And there is little wonder. In every Greek city the gymnasium was far more than a physical training-ground. It was in the gymnasium that Socrates often discussed the eternal problems; it was in the gymnasium that the philosophers and the sophists and the wandering teachers and preachers often found their audience. In any Greek city the gymnasium was not only the physical training-ground but also the intellectual club of the city. In the Greek world there were the great Isthmian Games at Corinth, the great Pan-Ionian Games at Ephesus, and, greatest of all, the Olympic Games, held every four years. The Greek cities were often at variance and frequently at war; but when the Olympic Games came round, no matter what dispute was raging, a month’s truce was declared that there might be a contest in fellowship between them. Not only did the athletes come, but the historians and the poets came to give readings of their latest works, and the sculptors, whose names are immortal, came to make statues of the winners.

There can be little doubt that, in Corinth and in Ephesus, Paul had been a spectator of these games. Where there were crowds of men, Paul would be there to seek to win them for Christ. But, apart from the preaching, there was something about these athletic contests which found an answer in the heart of Paul. He knew the contests of the boxers (1 Corinthians 9:26). He knew the foot-race, most famous of all the contests. He had seen the herald summoning the racers to the starting-line (1 Corinthians 9:27); he had seen the runners press along the course to the goal (Philippians 3:14); he had seen the judge awarding the prize at the end of the race (2 Timothy 4:8); he knew of the victor’s laurel crown and of his exultation (1 Corinthians 9:24; Philippians 4:1). He knew the rigorous discipline of training which the athlete must undertake, and the strict regulations which must be observed (1 Timothy 4:7-8; 2 Timothy 2:5).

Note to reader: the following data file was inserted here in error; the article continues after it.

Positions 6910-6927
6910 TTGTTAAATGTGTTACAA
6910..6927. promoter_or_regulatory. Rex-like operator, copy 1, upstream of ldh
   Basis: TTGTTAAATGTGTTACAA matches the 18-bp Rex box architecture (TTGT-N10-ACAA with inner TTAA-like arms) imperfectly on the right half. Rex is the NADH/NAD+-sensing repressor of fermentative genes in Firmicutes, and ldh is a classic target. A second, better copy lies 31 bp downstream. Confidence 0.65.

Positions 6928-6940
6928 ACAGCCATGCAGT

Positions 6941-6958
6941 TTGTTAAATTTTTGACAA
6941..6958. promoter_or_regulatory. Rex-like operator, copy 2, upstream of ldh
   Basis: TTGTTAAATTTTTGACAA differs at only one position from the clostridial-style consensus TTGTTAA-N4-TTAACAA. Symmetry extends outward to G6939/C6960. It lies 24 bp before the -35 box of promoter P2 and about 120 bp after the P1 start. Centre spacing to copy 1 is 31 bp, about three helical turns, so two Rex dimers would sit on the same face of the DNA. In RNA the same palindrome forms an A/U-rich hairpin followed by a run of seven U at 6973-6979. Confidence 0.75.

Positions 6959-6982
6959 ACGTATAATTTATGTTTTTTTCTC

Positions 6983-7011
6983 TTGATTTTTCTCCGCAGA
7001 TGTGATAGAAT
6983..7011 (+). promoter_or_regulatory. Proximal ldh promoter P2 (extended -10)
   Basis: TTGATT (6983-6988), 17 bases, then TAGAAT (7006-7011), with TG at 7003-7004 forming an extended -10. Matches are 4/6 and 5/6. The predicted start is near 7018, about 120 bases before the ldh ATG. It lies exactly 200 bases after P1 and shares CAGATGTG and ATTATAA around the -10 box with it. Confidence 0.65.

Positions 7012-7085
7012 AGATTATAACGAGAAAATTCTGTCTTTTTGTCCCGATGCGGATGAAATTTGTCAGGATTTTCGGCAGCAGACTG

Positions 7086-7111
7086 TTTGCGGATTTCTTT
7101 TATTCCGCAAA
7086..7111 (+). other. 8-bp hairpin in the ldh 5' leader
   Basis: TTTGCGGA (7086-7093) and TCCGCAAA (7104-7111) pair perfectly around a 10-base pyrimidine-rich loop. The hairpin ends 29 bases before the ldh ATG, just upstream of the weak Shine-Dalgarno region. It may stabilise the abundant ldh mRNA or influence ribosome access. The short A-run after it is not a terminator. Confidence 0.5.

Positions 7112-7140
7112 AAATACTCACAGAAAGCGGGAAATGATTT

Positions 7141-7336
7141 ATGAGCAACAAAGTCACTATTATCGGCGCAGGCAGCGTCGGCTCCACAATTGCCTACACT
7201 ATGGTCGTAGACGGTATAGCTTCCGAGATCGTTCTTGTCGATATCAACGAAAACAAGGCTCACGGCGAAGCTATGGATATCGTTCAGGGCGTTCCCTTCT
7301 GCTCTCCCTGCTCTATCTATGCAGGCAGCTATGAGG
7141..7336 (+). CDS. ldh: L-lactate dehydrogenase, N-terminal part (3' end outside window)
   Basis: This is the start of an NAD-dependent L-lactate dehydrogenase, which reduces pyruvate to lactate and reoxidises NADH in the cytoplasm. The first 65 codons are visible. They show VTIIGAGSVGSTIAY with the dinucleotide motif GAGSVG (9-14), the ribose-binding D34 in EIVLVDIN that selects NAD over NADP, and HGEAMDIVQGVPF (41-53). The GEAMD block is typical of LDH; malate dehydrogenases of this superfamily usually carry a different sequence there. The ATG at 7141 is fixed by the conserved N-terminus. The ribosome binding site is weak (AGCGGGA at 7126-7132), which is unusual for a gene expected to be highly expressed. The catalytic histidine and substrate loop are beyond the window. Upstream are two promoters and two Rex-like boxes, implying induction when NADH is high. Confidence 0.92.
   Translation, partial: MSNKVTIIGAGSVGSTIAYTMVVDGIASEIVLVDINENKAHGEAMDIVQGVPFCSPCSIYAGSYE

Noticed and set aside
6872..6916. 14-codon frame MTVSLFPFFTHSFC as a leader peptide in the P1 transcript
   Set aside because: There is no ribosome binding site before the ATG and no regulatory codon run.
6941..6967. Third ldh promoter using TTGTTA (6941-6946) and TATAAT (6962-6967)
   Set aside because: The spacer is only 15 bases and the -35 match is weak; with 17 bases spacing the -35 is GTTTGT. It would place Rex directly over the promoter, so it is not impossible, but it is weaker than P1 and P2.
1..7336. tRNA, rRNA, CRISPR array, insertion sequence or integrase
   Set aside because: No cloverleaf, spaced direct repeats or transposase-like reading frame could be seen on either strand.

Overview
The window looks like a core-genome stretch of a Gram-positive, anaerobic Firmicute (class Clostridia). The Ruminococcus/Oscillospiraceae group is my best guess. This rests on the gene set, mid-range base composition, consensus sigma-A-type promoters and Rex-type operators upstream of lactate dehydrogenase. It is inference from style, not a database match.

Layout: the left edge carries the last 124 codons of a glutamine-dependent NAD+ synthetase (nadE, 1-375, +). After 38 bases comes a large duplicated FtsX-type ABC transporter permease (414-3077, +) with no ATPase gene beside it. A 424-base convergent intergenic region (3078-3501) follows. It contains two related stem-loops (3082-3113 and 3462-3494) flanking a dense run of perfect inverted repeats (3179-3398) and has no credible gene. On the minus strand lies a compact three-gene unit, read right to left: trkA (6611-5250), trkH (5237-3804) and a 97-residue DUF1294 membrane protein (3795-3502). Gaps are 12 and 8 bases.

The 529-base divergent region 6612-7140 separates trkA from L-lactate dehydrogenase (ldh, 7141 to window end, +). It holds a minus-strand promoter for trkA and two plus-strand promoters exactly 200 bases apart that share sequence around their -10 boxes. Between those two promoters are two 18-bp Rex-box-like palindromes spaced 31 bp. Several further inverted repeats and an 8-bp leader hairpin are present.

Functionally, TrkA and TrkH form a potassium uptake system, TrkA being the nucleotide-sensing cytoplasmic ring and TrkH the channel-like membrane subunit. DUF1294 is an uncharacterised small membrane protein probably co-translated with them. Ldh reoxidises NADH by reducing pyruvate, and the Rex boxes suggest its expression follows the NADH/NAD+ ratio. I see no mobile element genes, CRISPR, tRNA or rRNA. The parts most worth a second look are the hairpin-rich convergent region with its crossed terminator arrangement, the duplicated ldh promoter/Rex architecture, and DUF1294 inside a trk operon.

So his prayer is that he may not be like an athlete whose training and effort have gone for nothing. For him the greatest prize in life was to know that through him others had come to know and to love and to serve Jesus Christ.

–William Barclay

17 But even if I am being poured out like a drink offering on the sacrifice and service coming from your faith, I am GLAD AND REJOICE with all of you. 18 So you too should BE GLAD AND REJOICE with me.

Timothy and Epaphroditus

19 I hope in the Lord Jesus to send Timothy to you soon, that I also may be cheered when I receive news about you. 20 I have no one else like him, who will show genuine concern for your welfare. 21 For everyone looks out for their own interests, not those of Jesus Christ. 22 But you know that Timothy has proved himself, because as a son with his father he has served with me in the work of the gospel. 23 I hope, therefore, to send him as soon as I see how things go with me. 24And I am confident in the Lord that I myself will come soon.